Monday, February 4, 2013
the last book I ever read (Rise to Greatness by David Von Drehle, excerpt twelve)
from Rise to Greatness: Abraham Lincoln and America’s Most Perilous Year by David Von Drehle:
June 1 proved to be a portent, however, of harder times ahead. That morning, the Confederate army, newly christened the Army of Northern Virginia, awoke to find itself under the command of a quiet Virginian named Robert E. Lee. In the waning hours of the previous day, Johnston had been badly wounded during the attack on McClellan’s right wing. With his top general incapacitated, Jefferson Davis handed the reins to Lee.
In time, Lee’s command of the Confederate army would come to seem as inevitable and necessary as the sunrise. He was among the South’s most experienced soldiers, and no man better represented the South’s ideal image of itself. Lee was the scion of one of America’s most distinguished founding families; his father was a Revolutionary War hero, his mother a descendant of a planter so wealthy and powerful in colonial Virginia that he was dubbed Robert “King” Carter. His wife was the great-granddaughter of Martha Washington, and even though he grew up in straitened circumstances after his father squandered a fortune, Lee was as much a part of the plantation aristocracy as anyone could be. He represented virtues esteemed by a culture based on hereditary privilege: good manners, a sense of duty and honor, commitment to land and family. (He also represented a bit of the quirkiness idealized by aristocrats—he kept a pet hen at his army headquarters.)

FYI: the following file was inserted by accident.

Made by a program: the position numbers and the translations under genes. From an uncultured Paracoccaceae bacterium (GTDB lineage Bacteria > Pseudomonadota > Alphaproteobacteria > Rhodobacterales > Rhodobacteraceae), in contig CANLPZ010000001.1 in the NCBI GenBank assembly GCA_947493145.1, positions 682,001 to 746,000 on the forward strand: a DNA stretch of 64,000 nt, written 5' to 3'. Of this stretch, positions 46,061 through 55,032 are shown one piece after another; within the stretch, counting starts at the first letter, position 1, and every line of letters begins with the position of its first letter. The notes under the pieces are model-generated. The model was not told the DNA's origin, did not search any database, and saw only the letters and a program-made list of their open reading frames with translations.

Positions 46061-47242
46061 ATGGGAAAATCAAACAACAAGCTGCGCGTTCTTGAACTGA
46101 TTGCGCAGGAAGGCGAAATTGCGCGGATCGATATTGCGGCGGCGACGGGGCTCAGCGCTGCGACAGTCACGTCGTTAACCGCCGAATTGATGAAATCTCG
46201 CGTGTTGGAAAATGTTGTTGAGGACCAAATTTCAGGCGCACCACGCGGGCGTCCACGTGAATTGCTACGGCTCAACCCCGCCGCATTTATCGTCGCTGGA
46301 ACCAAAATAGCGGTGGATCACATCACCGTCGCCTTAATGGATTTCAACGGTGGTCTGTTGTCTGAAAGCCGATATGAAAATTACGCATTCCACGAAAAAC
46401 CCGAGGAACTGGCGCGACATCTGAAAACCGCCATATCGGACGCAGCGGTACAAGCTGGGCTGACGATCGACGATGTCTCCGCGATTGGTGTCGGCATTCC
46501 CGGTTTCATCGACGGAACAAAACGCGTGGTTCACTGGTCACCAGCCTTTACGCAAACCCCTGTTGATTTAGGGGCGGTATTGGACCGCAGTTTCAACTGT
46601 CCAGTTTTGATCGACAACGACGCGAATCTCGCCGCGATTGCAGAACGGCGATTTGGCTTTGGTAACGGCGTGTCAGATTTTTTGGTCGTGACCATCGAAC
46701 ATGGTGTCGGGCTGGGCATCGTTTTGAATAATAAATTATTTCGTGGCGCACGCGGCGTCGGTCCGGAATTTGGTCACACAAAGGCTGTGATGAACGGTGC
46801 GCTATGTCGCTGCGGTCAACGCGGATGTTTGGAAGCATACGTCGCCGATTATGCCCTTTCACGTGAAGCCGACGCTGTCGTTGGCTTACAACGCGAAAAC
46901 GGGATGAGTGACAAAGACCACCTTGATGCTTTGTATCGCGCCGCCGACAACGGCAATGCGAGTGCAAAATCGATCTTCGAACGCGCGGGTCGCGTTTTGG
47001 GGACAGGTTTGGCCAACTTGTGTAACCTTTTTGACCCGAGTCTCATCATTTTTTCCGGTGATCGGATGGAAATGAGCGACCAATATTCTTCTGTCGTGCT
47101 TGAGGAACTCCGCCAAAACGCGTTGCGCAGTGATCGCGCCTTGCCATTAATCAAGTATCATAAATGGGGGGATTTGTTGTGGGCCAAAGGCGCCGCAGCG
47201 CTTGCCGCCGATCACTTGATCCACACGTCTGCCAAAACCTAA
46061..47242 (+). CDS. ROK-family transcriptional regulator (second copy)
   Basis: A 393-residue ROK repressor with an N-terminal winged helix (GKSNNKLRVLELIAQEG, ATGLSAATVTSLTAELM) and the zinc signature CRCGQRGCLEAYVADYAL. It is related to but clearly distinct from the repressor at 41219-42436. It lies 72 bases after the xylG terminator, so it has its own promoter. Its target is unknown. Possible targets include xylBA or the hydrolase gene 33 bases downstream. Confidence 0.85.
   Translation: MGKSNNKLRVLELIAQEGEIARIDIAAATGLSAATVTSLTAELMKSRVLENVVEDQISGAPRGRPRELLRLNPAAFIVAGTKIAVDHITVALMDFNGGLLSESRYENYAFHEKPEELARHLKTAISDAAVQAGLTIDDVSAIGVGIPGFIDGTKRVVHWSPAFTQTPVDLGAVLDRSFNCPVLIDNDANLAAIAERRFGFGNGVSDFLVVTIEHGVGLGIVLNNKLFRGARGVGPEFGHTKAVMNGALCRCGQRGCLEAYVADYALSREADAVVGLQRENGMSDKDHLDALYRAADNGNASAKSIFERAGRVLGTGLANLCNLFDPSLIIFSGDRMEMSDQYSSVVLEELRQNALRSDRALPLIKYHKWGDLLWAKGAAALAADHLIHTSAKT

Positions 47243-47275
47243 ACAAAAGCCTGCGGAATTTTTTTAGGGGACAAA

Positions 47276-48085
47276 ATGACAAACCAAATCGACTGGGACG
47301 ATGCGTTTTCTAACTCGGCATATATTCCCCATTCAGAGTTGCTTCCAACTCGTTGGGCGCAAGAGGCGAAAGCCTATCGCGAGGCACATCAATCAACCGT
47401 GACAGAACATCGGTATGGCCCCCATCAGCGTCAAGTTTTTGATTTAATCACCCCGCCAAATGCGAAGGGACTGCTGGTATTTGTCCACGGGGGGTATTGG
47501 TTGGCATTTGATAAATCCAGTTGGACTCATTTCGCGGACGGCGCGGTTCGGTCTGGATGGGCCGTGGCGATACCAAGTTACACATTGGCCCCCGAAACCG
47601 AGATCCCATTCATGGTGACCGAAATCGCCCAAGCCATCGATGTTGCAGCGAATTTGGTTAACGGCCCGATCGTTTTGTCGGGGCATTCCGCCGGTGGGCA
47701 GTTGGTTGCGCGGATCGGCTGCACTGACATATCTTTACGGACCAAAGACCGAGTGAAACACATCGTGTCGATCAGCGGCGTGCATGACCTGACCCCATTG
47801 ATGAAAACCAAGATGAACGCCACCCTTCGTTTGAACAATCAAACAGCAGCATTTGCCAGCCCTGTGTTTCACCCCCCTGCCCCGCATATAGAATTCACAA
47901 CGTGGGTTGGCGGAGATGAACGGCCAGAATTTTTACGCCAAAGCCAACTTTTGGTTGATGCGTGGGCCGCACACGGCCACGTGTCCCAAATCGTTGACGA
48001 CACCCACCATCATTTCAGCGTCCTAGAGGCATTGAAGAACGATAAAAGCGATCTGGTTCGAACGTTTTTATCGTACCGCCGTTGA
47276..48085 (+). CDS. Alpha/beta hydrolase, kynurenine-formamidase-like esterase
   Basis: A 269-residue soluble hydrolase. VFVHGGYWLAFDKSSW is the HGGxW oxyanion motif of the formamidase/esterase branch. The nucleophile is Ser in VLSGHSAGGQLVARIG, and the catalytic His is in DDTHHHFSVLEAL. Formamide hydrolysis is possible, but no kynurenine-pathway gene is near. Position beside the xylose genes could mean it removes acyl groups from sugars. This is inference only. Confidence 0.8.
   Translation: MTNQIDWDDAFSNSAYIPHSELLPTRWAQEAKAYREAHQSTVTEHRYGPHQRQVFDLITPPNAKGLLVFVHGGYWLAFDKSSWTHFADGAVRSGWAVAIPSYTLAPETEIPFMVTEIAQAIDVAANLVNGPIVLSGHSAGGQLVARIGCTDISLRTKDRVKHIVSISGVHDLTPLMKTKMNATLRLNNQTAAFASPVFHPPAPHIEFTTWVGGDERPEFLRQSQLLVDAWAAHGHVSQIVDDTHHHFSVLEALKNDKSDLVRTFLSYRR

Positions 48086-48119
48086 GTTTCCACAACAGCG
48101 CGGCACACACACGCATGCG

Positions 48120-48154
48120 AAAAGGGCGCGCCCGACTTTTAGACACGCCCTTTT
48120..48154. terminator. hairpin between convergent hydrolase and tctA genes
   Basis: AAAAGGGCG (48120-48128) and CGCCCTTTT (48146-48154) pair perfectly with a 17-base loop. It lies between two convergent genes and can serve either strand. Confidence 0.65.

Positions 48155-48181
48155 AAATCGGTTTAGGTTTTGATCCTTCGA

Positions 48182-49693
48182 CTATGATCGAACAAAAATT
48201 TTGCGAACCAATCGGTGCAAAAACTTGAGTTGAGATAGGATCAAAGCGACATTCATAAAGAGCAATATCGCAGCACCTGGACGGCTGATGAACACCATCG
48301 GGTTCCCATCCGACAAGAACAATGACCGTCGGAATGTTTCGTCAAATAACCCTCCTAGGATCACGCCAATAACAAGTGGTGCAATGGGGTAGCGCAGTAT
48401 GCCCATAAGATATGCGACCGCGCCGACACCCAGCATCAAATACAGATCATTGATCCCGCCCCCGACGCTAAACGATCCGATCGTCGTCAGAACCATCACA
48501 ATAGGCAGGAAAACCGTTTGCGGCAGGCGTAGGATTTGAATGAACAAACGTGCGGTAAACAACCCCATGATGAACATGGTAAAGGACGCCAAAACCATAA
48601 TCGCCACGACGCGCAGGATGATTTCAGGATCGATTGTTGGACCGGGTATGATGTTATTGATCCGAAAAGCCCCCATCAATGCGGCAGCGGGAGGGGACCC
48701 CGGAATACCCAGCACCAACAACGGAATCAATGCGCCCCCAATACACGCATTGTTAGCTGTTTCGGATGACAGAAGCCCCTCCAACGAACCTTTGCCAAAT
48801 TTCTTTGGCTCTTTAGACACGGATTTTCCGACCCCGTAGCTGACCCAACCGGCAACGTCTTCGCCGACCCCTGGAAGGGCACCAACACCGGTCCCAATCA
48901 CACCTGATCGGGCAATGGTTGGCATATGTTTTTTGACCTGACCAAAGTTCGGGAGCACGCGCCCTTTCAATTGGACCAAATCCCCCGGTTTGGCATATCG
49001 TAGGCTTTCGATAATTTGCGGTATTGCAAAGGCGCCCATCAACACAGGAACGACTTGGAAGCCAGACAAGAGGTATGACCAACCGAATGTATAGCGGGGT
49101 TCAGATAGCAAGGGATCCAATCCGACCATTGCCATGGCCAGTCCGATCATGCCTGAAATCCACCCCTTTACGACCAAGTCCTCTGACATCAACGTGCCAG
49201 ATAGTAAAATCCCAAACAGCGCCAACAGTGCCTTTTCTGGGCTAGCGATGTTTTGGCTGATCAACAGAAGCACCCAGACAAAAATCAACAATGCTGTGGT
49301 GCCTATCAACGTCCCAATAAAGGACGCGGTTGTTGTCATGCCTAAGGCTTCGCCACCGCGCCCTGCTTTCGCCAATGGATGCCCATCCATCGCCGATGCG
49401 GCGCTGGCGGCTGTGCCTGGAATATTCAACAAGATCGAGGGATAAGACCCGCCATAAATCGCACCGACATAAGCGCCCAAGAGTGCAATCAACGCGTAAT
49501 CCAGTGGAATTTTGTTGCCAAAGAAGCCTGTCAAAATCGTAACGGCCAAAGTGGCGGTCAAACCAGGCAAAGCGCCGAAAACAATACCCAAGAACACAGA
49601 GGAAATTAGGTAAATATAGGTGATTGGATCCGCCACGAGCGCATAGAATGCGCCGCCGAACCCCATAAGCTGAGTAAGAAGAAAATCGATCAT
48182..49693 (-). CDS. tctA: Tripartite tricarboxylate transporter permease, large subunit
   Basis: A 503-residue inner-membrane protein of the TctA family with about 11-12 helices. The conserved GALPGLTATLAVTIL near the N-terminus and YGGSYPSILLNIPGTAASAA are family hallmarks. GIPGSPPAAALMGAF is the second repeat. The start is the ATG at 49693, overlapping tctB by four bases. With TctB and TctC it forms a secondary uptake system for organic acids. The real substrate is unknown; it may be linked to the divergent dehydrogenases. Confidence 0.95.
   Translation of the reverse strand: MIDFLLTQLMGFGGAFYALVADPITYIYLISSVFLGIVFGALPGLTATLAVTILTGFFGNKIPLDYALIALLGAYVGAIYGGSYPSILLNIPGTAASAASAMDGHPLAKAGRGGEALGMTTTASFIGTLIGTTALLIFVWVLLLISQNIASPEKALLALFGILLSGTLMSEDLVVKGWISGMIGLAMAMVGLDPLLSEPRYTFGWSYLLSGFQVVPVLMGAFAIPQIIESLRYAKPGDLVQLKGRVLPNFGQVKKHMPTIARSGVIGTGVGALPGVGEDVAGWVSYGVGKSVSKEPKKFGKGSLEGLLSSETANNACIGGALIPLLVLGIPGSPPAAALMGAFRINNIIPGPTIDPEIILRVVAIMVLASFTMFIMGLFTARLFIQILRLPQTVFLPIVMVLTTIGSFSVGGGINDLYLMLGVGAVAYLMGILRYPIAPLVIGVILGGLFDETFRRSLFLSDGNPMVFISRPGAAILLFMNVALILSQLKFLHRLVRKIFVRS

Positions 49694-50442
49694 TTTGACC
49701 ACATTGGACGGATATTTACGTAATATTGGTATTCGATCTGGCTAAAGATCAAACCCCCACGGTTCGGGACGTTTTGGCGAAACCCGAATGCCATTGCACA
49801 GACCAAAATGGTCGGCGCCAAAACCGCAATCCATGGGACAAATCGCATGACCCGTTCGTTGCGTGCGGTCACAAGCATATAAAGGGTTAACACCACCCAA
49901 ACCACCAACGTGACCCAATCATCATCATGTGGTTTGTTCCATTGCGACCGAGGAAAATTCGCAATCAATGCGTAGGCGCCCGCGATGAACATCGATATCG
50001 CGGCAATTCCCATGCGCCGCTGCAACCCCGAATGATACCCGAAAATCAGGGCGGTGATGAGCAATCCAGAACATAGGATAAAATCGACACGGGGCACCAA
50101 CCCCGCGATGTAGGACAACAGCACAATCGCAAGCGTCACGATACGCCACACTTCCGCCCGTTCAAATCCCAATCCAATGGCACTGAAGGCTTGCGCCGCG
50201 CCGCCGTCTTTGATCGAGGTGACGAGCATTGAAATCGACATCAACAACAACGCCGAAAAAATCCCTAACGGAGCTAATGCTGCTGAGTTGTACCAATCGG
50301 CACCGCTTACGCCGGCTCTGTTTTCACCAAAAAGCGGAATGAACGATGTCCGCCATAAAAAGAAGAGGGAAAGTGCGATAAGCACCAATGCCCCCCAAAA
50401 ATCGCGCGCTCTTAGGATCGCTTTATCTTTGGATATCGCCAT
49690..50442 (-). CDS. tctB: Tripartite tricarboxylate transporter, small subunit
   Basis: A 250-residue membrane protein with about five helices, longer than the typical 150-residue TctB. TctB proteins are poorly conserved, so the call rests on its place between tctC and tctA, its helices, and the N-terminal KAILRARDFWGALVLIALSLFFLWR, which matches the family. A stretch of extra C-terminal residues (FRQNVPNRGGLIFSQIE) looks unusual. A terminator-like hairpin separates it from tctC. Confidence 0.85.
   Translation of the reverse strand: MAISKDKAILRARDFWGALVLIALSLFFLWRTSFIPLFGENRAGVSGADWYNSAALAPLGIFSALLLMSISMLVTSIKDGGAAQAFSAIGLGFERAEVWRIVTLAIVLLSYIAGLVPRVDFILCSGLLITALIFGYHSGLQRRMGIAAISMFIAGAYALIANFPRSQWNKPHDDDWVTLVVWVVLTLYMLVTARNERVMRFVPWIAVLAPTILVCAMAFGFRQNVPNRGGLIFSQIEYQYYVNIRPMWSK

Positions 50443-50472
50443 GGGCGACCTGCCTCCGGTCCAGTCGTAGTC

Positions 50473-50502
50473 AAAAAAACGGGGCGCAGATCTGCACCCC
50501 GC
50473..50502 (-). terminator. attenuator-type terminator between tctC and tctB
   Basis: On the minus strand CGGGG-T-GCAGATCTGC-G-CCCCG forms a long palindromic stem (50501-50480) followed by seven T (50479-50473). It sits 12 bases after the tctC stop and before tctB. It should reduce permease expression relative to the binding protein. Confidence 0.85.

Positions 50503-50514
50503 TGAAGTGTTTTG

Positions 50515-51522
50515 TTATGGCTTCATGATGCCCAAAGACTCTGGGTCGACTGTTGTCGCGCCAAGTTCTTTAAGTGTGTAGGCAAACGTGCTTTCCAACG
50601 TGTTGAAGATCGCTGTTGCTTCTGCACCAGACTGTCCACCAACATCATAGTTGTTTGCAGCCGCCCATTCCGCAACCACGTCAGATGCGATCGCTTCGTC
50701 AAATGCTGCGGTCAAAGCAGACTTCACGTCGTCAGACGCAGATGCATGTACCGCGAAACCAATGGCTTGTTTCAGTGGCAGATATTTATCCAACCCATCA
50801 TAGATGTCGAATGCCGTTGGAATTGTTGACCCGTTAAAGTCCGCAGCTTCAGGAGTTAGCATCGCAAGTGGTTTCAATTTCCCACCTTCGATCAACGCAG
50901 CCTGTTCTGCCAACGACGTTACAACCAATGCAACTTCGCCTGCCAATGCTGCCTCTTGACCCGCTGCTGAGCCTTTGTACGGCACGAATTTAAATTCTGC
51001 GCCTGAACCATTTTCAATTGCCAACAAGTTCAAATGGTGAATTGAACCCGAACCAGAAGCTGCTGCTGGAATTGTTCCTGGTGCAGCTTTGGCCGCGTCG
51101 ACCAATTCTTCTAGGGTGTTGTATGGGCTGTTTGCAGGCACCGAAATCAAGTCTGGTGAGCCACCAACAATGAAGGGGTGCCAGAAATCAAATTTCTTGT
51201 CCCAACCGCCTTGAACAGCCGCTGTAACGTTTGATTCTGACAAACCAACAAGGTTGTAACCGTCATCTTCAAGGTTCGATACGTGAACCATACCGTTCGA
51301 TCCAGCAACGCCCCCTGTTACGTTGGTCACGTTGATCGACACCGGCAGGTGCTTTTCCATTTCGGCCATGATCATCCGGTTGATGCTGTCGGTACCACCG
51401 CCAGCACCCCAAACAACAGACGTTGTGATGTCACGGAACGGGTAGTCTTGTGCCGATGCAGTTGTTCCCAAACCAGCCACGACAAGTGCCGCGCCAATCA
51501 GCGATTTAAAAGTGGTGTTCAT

A majority of Confederate soldiers had never owned a slave, and men in the ranks often grumbled that theirs was “a rich man’s war, but a poor man’s fight.” Lee was an answer to that complaint, because he embodied a version of the rebellion that wasn’t about money or slaves. His war was the expression of a proud refusal to have other people—whose forebears had not necessarily settled the continent of fought the British or signed the Declaration of Independence, as his had done—come into Virginia and tell her people what their future would hold. He had a name for his enemies, which spoke volumes about his attitude: “those people.” Though he had saluted their flag for most of his life, “those people” were now alien to him. They were trying to dictate to his own people on matters of morals and culture. But the South would not be dictated to.